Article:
So let’s break that down.

  1. If you Like Fifty’s Facebook page — without even buying the drink — a child, presumably in Somalia, gets fed.
  2. We can infer that there is a pot of dollars somewhere earmarked for feeding needy children. Two million meals worth of feeding if you count the million Like-meals plus the potential million bonus.
  3. Those meals, while they could be donated, and have presumably been budgeted for, will not be, except to the extent that you give Street King props online.

That, ladies and gentlemen, is called extortion. Dramatically photographed, concealed-as-humanitarian-activism, extortion. I can feed so very many meals to these starving children, but I won’t unless you give me something.

The benefit of involving celebrities in aid work is often that it works to focus the attention of their fans and the media machine more generally on understanding, for however brief a moment, something that is happening somewhere in the world. Out of that can come the kind of empathy and activism that makes things like the Save Darfur campaign possible.

The celebrity’s contribution, though, hinges on whether they can successfully translate attention on them into attention to the issues. When a humanitarian issue becomes a platform for pushing an energy drink on the back of people’s suffering, we should be ashamed.

  5. Donor fund restrictions

Not so much an organisation or a specific event, this a policy constraint that                isn’t as widely known as it should be. When many governments donate aid money to countries that have been wracked by disasters, or which require long-term assistance, it often comes with a giant asterisk in the fine print:

A significant portion of the cash provided for such assistance must be spent on goods and services provided by suppliers from the donating country.

Not only inefficient, this policy prescription can lead to outright ridiculous results. In the case of the Mozambique floods in 2000, I met a medical volunteer who explained how the only US-made bikes that they could find to get around the country on short notice were Harley Davidsons. And so three of them ended up running between medical stations like some breed of medical Hell’s Angel. Fascinating to behold, but utterly wasteful.

Far more troublesome, as is often the case, are the economics of this sort of donate-and-bill-back activity. Where the donor aid money is tied to spending on donor-country products and services, far less of the amount spent in aid actually ends up benefitting the recipient country. Few local people are employed, and few local organisations see any new opportunities to bid for and provide aid-goods.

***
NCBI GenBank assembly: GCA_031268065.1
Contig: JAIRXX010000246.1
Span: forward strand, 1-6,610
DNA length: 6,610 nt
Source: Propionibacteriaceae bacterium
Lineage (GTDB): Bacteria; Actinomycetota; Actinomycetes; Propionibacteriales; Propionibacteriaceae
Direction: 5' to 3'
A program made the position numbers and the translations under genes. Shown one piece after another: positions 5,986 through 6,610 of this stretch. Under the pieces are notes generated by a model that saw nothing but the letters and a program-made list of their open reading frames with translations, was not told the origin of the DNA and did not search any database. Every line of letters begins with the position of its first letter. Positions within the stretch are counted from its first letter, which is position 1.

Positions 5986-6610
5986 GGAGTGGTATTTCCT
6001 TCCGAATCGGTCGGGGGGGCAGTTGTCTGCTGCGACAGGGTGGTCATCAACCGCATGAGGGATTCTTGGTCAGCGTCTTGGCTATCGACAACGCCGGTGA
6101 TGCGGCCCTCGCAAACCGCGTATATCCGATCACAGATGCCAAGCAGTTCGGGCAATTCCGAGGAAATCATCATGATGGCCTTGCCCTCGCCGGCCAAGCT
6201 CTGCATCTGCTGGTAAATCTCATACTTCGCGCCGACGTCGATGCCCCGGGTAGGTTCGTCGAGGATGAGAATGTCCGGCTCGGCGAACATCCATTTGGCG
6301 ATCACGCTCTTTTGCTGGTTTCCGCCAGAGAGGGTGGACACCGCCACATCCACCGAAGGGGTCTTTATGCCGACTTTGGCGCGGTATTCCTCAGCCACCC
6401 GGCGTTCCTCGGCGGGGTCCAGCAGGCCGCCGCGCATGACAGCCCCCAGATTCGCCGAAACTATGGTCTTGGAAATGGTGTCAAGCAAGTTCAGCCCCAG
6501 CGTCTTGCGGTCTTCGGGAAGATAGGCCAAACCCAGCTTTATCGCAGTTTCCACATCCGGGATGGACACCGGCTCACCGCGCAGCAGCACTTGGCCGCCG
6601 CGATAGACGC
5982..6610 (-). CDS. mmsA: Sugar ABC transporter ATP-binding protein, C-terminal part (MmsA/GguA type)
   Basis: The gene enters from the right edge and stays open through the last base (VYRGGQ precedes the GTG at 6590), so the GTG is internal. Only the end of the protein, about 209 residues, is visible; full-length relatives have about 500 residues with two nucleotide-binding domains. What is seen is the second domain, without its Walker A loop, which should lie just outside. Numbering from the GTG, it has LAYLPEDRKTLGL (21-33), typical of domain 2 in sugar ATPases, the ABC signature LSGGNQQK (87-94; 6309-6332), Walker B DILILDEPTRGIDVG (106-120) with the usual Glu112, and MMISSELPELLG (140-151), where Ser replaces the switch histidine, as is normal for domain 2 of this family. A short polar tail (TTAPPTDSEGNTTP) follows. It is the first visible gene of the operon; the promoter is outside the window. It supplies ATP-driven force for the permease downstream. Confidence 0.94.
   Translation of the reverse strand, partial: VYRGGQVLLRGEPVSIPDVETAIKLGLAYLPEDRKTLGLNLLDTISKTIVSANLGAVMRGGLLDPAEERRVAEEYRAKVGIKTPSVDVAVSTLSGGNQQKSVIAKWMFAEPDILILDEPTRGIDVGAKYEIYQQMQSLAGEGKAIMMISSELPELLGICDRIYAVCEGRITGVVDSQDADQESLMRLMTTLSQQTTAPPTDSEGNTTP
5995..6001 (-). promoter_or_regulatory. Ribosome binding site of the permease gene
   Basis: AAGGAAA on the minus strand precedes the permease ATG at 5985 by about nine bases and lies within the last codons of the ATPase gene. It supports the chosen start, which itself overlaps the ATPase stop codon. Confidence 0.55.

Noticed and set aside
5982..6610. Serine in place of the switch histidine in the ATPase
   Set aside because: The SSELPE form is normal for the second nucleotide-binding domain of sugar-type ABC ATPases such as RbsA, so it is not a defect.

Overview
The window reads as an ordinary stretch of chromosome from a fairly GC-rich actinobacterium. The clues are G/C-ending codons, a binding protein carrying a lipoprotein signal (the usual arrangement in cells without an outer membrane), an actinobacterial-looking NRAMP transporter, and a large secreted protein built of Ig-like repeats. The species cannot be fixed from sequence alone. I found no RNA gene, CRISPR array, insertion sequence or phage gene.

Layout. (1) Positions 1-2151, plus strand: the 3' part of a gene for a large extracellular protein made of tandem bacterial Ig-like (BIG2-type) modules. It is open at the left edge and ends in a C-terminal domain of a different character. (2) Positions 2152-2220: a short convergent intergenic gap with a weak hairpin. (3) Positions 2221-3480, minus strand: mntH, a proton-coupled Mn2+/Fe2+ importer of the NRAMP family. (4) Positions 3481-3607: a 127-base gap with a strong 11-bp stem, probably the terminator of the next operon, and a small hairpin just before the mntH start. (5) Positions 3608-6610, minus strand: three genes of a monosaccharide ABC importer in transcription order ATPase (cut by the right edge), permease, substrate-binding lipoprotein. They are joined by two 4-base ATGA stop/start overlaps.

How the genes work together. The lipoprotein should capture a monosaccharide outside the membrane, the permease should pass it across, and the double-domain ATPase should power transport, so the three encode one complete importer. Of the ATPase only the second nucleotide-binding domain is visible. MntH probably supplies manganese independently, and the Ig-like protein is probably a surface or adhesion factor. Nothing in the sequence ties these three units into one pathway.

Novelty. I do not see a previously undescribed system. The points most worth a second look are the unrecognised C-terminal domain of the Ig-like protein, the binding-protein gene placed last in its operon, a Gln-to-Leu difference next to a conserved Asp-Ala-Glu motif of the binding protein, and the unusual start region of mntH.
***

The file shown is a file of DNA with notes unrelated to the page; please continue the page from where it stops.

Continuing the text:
This has two effects: firstly, what could have been a large financial boost arriving with the aid is effectively neutered — shunted into a much smaller economy-within-the-economy; secondly, without the opportunity for competitive pricing on local goods, the money is spent on buying comparatively expensive imported products and staff. Harley Davidsons, rather than dirtbikes, for a tenth of the price.

6. Making food aid the same colour as cluster munitions.

Left is delicious. Right will kill you. You try telling the difference if you can’t read English and live out in the steppes.

Probably the most devastating screw-up in the history of helping was the decisions that lead to cluster munitions and daily food ration packets both being coloured canary yellow.

Left is delicious. Right will kill you. You try tell the difference if you can’t read English and live out in the steppes.

Each yellow BLU-97 bomblet is the size of a soda can and is capable of killing anyone within a 50 meter radius and severely injuring anyone within 100 meters from the detonation. A Humanitarian Daily Rations (HDR) package contains a 2,000 calorie meal.

It was inevitable that Afghans coming across the yellow packages in the field would confuse the two. Children in particular — with no English and little idea of what a BLU-97 is even if they did — would investigate the yellow containers and try to pick them up, with devastating consequences that an Air Force general described as “unfortunate.”